Schools need an eye beyond CCTV cameras for safety of students
Improving infrastructure: A major overhaul of policy and practices is needed to ensure students’ safety in schools.india Updated: Sep 15, 2017 08:34 IST
The Central Board of Secondary Education (CBSE) issued a notice to all affiliated schools this week enlisting guidelines to ensure a child’s safety on school premises.
A day later, Lieutenant-Governor Anil Baijal directed the Delhi government to make security measures mandatory and linked the rules to schools being recognised. He also asked the Delhi Police to waive verification charges so that schools are incentivised to do background checks on their staff.
The problem is that these moves were precipitated by the murder of a seven-year-old student in a private school in Gurgaon and the rape of another toddler at a school in Delhi’s Gandhinagar. Such reactionary responses seem to be the standard modus operandi in most cases.
Priyank Kanoongo, member-RTE and Education at National Commission for Protection of Child Rights (NCPCR), said that such incidents were not endemic to any particular region but indicated a “national crisis”.
“A student was found murdered in Ranchi. A student drowned in a swimming pool at Bhopal. Such incidents are happening everywhere, in urban and rural schools. But it happens more so in private schools because there is a lack of vigilance,” said Kanoongo.
A major reason for this, according to him, is a lack of parents’ intervention in private schools, affecting accountability.
“Under the RTE, the formation of a School Management Committee (SMC) is mandated for government schools, but private schools are exempted. This means that around 73% of schools in India have SMCs, while others don’t. And most of schools that do not have SMCs are private schools,” he said.
But in the wake of recent incidents, many schools are involving parents in committees set up to improve security.
“We have time and again taken suggestions from parents on security but of late, parents are still anxious so we have decided to include some parents in our security committee. Many have agreed to even visit the school on a regular basis to ensure security is in place and we have agreed to come to a conclusion on the same,” said Rohan Bhat, principal of Children’s Academy in Mumbai’s Malad.
The CBSE guidelines have asked schools to restrict access to their buildings and monitor any visitors.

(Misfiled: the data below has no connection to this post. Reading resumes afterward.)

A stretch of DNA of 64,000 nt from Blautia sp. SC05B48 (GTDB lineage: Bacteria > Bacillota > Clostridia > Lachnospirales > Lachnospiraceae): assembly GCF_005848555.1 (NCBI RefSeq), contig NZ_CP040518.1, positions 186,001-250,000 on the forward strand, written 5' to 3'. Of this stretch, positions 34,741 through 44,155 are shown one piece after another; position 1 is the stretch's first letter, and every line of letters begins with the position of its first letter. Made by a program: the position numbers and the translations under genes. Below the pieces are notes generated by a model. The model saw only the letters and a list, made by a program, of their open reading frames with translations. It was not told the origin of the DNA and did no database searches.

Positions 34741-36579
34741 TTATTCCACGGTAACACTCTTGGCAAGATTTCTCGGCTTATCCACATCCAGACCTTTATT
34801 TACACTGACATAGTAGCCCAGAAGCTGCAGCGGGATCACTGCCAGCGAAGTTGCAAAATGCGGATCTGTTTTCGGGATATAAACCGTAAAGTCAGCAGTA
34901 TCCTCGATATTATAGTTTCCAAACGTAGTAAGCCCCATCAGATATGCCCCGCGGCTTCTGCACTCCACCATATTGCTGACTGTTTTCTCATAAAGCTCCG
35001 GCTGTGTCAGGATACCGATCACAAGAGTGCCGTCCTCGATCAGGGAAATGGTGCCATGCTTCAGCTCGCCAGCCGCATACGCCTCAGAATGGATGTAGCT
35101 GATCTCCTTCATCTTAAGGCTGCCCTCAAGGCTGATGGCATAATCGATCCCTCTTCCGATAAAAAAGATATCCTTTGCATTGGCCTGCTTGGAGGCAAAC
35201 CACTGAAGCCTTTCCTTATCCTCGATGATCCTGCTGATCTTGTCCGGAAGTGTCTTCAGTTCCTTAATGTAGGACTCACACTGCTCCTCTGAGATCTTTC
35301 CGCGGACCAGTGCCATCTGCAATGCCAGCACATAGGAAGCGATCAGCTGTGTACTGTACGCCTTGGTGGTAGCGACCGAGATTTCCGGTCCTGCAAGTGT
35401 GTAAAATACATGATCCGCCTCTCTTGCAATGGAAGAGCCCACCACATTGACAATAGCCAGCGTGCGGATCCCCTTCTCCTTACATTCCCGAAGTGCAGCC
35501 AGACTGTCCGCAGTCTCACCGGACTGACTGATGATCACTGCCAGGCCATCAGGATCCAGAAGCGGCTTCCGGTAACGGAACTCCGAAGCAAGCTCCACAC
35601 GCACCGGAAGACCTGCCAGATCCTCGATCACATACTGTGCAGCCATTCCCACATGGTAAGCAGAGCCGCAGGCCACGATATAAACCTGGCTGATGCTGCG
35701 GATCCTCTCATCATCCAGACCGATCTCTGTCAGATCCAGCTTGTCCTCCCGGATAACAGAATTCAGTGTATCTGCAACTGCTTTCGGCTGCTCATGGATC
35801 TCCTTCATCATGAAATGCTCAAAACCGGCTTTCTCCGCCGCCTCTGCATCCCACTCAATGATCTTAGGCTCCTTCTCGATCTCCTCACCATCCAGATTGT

Schools in Ludhiana, such as the BCM Arya Model Senior Secondary School and the local branch of Ryan International School, have started issuing ID cards to parents.
“We do not let our students leave unless it is with a person holding a valid parent ID card, or with people who have been authorised by the parents,” said SK Bhattacharya, secretary of Delhi’s Bal Bharati Public School and president of the School Action Committee.
One of the directives and suggestions that have come from most law enforcement agencies is verification of staff to check for criminal records.
Police sources said the suspect in the murder of the student at the Gurgaon branch of Ryan International School was hired without verification. Investigations suggested the suspect, Ashok Kumar, was fired from his previous job at a private school in his village Ghamroj because of suspicious behaviour.
The CBSE guidelines include a direction to ensure vulnerable and isolated parts of a school are monitored constantly by closed-circuit television (CCTV) cameras, but officials believe it is easier said than done.
“Just one or even ten cameras are not sufficient. At Bal Bharti Public School in Pitampura, we have 300 such cameras in every corner of the school. But how many schools will actually be able to afford it?” asked Bhattacharya.
CCTV by itself may not be sufficient since instances of abuse, such as the Ryan murder, take place in areas that are in surveillance blind spots, such as toilets. Parents in many schools have sought attendants in toilets for safety of children.
In addition to security on campus, concerns also relate to when children are in school buses. Some of the suggestions in this regard include the hiring a female staffer who will be on a school vehicle at all times. The added expense of an extra staffer, could however, be a deterrent.
School’s like Bal Bharti have figured a way out. “We are actually looking at getting female conductors. So we will be able to do with one staff instead of the two,” Bhattacharya said.
Though these measures are expected to provide immediate relief, a major overhaul of policy and everyday practices maybe required to ensure long term safety of students.
“One of the first things is to get parents more involved in the school. Principals also need to be empowered in management because they are usually more sensitive to the issues. Teachers are the best medium to reach students and hence they need to be properly trained and sensitised,” said Kanoongo of NCPCR. Monitoring remains crucial. “District education officers need to be empowered and given access to private schools as well,” he added.